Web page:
90

Fig. 90.1

Axial postcontrast CT image at the level of lateral ventricles.




Fig. 90.2

(A) Axial T1W, (B) Axial T2W, (C) Axial FLAIR, (D) Axial GRE, (E) Axial DWI, and (F) Axial postgadolinium T1W images at the level of lateral ventricles.











Fig. 90.3

Single voxel MR spectroscopy through the solid component of the right frontal lobe mass lesion.






Extraventricular Neurocytoma



Primary Diagnoses




Extraventricular neurocytoma



Differential Diagnoses




Glioblastoma



Ependymoma



Oligodendroglioma



Ganglioglioma



Primitive neuroectodermal tumor



Hemorrhagic metastases



Imaging Findings


Fig. 90.1: Axial postcontrast CT image at the level of lateral ventricles showed a right frontal, parafalcine heterogeneously enhancing mass with moderate vasogenic edema and mass effect, with a focal cystic component that revealed a blood-fluid level. Fig. 90.2: (A) Axial pre-gadolinium T1W, (B) T2W, and (C) FLAIR images demonstrated a mixed signal intensity, cortical-based, right parafalcine frontal mass lesion with a cystic component that showed mixed hypo-isointense areas and a hyperintense blood-fluid level. (D) Axial GRE sequence depicted multiple foci of blooming/T2 shortening, representing areas of hemorrhage. (E) Axial DWI sequence showed minimal diffusion restriction in the solid component of the mass lesion. (F) Axial postgadolinium T1W image showed heterogeneous enhancement in the solid part of the lesion. Fig. 90.3: Single voxel MR spectroscopy at TE 135 showed elevated choline peak at 3.2 ppm (arrow).



Discussion


A predominantly cortical-based, heterogeneously enhancing, right frontal lobe mass/lesion with a cystic component containing blood-fluid levels, demonstrating mild to moderate associated perilesional edema and considerable mass effect is suggestive of an aggressive, high-grade tumor. For example, glioblastoma, ependymoma, or hemorrhagic metastasis may demonstrate similar imaging findings. However, the age of the patient, tumor location, and cystic component, in the presence of mild to moderate edema, is suggestive of an extraventricular neurocytoma. Radical tumor excision and histopathologic evaluation including immunohistochemical staining confirmed the diagnosis of extraventricular neurocytoma.


In contrast to neurocytomas, oligodendrogliomas are usually less well demarcated and tend to have larger, coarse calcification (seen in about 2090%). Focal calvarial remodeling is also often noted. High-grade gliomas also have obscured and infiltrating margins, but calcification is very uncommon. Ependymomas are often seen adjacent to the ventricles with relatively mild edema; the parietal lobes are the favored sites for cystic ependymomas. Hemorrhagic metastatic lesions have similar imaging features. However, the presence of calcification and negative systemic imaging evaluation for a primary malignancy do not favor this diagnosis. The most favoured location for ganglioglioma is the temporal lobes. The cystic component is often central with a peripheral solid component; hemorrhage is an unusual feature of ganglioglioma. Occurrence of calcification in gangliogliomas has been estimated to occur in 2528%. Primitive neuroectodermal tumor has a predilection for the frontoparietal lobes and is seen in the pediatric population (less than five years of age).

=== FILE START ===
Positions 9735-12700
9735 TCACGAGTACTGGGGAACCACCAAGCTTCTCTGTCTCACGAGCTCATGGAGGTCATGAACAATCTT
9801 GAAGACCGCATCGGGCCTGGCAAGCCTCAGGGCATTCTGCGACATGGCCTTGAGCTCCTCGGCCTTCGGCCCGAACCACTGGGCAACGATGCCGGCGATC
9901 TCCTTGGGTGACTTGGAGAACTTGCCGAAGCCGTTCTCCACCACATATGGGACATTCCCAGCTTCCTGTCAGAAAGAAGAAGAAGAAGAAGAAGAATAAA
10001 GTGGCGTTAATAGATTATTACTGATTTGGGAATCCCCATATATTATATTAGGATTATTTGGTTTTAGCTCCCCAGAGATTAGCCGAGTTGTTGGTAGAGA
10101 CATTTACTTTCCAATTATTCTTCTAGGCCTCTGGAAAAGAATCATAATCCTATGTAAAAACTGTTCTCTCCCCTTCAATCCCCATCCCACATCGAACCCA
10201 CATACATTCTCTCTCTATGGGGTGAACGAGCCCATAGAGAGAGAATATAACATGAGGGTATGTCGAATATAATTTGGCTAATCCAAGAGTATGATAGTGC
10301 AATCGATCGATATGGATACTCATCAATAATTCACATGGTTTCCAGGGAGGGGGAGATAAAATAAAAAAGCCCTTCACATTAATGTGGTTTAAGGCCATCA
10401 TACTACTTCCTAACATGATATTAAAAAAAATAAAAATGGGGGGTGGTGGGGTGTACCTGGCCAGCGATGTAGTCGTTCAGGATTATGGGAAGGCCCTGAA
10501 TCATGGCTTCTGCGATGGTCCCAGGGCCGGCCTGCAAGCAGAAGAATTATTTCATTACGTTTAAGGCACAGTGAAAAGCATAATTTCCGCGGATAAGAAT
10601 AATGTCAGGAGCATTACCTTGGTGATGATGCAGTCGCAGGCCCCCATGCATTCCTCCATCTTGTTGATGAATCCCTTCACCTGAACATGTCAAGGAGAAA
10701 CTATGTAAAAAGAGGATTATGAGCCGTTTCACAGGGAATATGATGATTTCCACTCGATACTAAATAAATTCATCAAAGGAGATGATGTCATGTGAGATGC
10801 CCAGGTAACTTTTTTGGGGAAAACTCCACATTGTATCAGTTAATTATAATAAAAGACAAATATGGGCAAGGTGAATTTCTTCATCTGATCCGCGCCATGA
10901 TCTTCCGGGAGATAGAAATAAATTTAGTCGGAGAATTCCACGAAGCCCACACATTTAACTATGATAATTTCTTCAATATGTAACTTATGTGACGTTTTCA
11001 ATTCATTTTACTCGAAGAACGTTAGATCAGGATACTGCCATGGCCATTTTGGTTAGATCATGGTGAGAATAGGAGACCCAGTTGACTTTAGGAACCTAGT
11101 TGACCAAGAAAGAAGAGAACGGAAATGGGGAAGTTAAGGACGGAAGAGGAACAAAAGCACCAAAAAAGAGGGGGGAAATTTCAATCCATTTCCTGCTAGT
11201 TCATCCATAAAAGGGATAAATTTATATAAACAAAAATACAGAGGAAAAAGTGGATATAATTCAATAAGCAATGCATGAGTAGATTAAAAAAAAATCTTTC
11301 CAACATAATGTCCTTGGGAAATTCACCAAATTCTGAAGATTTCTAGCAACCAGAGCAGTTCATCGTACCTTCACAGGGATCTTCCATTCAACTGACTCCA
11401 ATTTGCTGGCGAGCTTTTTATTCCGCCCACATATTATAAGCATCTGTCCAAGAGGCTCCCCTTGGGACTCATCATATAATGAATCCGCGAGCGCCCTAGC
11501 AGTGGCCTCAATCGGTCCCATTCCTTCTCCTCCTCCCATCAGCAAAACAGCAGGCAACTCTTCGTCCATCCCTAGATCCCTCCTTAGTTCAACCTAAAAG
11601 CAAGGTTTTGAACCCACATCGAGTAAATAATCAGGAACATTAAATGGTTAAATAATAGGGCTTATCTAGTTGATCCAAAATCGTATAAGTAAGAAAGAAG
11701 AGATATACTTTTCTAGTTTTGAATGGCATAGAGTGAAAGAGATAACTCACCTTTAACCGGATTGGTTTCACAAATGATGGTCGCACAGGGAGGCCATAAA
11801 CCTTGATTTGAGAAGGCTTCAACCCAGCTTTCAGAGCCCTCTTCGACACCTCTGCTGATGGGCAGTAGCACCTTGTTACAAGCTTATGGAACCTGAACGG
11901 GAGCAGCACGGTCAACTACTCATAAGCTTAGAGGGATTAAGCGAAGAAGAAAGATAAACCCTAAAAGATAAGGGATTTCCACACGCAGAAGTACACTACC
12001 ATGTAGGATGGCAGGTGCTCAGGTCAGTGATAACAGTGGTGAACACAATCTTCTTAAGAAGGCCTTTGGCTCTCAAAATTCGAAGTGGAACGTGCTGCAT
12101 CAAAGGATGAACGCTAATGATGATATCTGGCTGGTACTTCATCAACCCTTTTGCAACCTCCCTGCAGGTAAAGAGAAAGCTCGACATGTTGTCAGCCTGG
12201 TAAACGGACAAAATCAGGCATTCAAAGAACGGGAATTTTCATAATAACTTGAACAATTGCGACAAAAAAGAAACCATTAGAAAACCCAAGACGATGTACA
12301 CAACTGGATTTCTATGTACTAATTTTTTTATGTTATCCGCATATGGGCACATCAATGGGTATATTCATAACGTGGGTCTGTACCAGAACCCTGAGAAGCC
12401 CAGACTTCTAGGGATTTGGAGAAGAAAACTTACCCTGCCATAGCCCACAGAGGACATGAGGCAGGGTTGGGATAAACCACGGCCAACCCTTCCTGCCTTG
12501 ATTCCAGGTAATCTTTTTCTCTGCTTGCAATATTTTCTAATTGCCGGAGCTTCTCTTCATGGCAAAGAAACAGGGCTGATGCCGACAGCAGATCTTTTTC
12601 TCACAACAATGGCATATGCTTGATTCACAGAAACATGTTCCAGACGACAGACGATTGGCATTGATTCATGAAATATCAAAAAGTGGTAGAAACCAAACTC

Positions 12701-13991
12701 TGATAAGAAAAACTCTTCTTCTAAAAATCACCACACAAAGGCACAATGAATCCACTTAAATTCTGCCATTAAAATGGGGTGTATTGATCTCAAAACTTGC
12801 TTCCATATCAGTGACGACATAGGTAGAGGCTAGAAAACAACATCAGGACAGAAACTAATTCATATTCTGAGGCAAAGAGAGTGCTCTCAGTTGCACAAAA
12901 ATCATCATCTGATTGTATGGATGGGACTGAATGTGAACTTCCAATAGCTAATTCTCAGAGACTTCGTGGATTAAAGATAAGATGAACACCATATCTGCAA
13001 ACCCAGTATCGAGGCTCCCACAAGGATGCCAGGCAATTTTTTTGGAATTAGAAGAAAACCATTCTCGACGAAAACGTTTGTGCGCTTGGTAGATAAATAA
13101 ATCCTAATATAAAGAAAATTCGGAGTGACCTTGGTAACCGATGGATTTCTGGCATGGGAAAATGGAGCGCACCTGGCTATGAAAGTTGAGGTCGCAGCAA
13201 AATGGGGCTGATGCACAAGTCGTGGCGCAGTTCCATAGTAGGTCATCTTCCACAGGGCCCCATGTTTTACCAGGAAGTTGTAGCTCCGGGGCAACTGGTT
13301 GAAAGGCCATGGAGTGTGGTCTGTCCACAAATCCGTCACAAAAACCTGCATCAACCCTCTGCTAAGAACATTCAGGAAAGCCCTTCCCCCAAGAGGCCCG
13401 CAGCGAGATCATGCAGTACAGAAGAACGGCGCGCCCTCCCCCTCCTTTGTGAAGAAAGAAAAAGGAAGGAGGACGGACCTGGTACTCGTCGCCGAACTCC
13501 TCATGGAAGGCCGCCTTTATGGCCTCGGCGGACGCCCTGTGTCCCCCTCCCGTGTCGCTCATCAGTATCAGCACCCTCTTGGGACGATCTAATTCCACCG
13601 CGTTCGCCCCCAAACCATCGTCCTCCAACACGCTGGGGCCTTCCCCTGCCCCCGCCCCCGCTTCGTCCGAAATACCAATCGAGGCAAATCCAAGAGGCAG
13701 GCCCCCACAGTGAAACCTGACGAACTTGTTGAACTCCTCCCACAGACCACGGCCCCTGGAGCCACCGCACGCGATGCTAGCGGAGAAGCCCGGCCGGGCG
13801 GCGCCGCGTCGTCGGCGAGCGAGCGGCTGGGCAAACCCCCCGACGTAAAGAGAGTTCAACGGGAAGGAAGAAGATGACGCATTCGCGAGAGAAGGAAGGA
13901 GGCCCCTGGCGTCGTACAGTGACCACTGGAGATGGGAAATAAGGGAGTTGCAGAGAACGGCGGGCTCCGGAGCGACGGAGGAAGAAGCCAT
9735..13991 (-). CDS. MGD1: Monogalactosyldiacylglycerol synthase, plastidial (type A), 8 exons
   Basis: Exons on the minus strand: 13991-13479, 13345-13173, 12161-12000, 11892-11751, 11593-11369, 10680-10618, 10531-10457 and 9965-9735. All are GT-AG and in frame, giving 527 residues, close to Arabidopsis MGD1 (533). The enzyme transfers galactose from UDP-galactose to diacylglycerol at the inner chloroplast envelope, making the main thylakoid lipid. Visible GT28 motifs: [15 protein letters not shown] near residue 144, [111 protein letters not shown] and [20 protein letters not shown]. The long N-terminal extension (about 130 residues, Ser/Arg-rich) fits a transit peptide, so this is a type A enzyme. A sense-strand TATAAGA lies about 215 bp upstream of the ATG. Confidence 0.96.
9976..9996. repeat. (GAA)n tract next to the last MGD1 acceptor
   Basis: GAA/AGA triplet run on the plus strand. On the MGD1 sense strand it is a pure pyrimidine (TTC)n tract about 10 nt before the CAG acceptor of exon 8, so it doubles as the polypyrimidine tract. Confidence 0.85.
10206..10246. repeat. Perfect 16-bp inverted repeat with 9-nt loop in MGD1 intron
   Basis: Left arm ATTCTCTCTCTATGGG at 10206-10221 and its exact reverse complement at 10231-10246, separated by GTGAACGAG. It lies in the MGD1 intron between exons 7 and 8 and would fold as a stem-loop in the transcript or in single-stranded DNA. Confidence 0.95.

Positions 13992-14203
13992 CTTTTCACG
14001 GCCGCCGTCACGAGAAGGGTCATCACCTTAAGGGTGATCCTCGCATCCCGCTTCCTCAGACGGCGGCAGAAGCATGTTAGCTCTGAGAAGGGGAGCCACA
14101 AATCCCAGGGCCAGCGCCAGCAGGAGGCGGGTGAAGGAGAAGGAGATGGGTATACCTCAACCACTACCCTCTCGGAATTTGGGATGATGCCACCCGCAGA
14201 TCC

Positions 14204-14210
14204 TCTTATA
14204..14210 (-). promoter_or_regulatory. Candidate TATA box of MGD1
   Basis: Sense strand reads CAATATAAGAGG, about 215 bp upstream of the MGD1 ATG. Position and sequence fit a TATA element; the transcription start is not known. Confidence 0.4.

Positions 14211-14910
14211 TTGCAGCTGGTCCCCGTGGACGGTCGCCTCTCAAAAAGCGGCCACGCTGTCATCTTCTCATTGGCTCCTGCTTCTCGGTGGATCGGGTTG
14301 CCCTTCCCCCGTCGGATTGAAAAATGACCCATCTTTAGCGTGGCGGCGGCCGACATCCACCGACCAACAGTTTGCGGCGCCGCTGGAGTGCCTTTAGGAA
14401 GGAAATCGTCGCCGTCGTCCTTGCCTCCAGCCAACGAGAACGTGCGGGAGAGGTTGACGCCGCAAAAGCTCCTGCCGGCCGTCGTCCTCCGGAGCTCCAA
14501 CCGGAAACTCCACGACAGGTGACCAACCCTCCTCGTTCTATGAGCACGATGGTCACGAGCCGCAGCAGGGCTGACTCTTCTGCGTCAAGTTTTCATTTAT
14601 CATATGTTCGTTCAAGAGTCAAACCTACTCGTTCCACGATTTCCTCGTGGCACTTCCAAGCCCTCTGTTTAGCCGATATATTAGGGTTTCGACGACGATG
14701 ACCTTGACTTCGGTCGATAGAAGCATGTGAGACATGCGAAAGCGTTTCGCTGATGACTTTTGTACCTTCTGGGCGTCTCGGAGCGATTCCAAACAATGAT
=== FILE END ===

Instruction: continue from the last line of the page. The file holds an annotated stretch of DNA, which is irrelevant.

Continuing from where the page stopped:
Extraventricular neurocytomas are rare parenchymal tumors that seem to exhibit neuronal differentiation, similar to central neurocytoma, occurring remote from the ventricular system but with wide variability. Owing to its variable presentation, the most recent WHO classification of CNS tumors (2007) categorizes extraventricular neurocytoma as a new entity. These tumors show wide inconsistency with regard to their morphologic features, cellularity, and proliferation rate. Thus, they pose a diagnostic challenge because of the significant imaging and histopathologic overlap noted among other brain tumors, especially oligodendroglioma.


Extraventricular neurocytomas are tumors of young adults and adolescents with no gender predilection. They can occur at a variety of locations but are most frequently seen in the cerebral hemispheres, especially in the frontoparietal regions, with usual manifestations of headache, seizure, and hemiparesis. Extraventricular neurocytomas are often large, well-demarcated, cortical-based lesions with hemorrhage, calcification, cystic necrosis, and intense enhancement, and should be included in the differential diagnoses for cerebral masses. Though a prospective diagnosis of this lesion is difficult, because of the rare incidence of this entity it should be considered, especially in a young individual. These masses can also be purely cystic, a cyst with a mural nodule, or purely solid. They closely resemble an oligodendroglioma, which are cortical-based tumors with calcification.


Histopathologic evaluation of extraventricular neurocytoma reveals uniform round cells with regular nuclei and a diagnostic immunohistochemical staining, which are strongly synatophysin positive (Syn) (+++); glial fibrillary acid protein negative (GFAP) (−); Vimetin (Vim) (−), S-100 (+++); and IDH1 gene mutation negative. It also appears that atypical histologic features correlate with aggressiveness and higher recurrence rates.


Surgery plays a central role for management of these tumors with favorable response seen in most patients.

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Feb 4, 2017 | Posted by in GENERAL RADIOLOGY | Comments Off on 90
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